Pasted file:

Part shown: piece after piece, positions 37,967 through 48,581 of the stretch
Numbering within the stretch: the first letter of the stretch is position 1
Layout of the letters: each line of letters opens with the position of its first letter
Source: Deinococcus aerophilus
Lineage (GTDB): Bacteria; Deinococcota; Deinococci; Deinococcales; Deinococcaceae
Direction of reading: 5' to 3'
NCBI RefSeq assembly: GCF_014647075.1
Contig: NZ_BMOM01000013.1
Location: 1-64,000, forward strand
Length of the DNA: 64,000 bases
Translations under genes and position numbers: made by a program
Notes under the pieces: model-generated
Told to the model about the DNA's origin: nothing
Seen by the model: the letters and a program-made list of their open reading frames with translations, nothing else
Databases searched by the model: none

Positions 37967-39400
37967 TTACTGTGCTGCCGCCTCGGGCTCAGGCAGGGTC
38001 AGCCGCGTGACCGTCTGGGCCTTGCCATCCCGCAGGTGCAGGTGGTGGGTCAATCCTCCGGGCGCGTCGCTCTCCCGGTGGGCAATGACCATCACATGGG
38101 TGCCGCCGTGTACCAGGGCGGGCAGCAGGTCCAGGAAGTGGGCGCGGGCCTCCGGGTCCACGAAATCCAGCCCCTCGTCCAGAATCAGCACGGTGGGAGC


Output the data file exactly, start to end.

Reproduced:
Part shown: piece after piece, positions 37,967 through 48,581 of the stretch
Numbering within the stretch: the first letter of the stretch is position 1
Layout of the letters: each line of letters opens with the position of its first letter
Source: Deinococcus aerophilus
Lineage (GTDB): Bacteria; Deinococcota; Deinococci; Deinococcales; Deinococcaceae
Direction of reading: 5' to 3'
NCBI RefSeq assembly: GCF_014647075.1
Contig: NZ_BMOM01000013.1
Location: 1-64,000, forward strand
Length of the DNA: 64,000 bases
Translations under genes and position numbers: made by a program
Notes under the pieces: model-generated
Told to the model about the DNA's origin: nothing
Seen by the model: the letters and a program-made list of their open reading frames with translations, nothing else
Databases searched by the model: none

Positions 37967-39400
37967 TTACTGTGCTGCCGCCTCGGGCTCAGGCAGGGTC
38001 AGCCGCGTGACCGTCTGGGCCTTGCCATCCCGCAGGTGCAGGTGGTGGGTCAATCCTCCGGGCGCGTCGCTCTCCCGGTGGGCAATGACCATCACATGGG
38101 TGCCGCCGTGTACCAGGGCGGGCAGCAGGTCCAGGAAGTGGGCGCGGGCCTCCGGGTCCACGAAATCCAGCCCCTCGTCCAGAATCAGCACGGTGGGAGC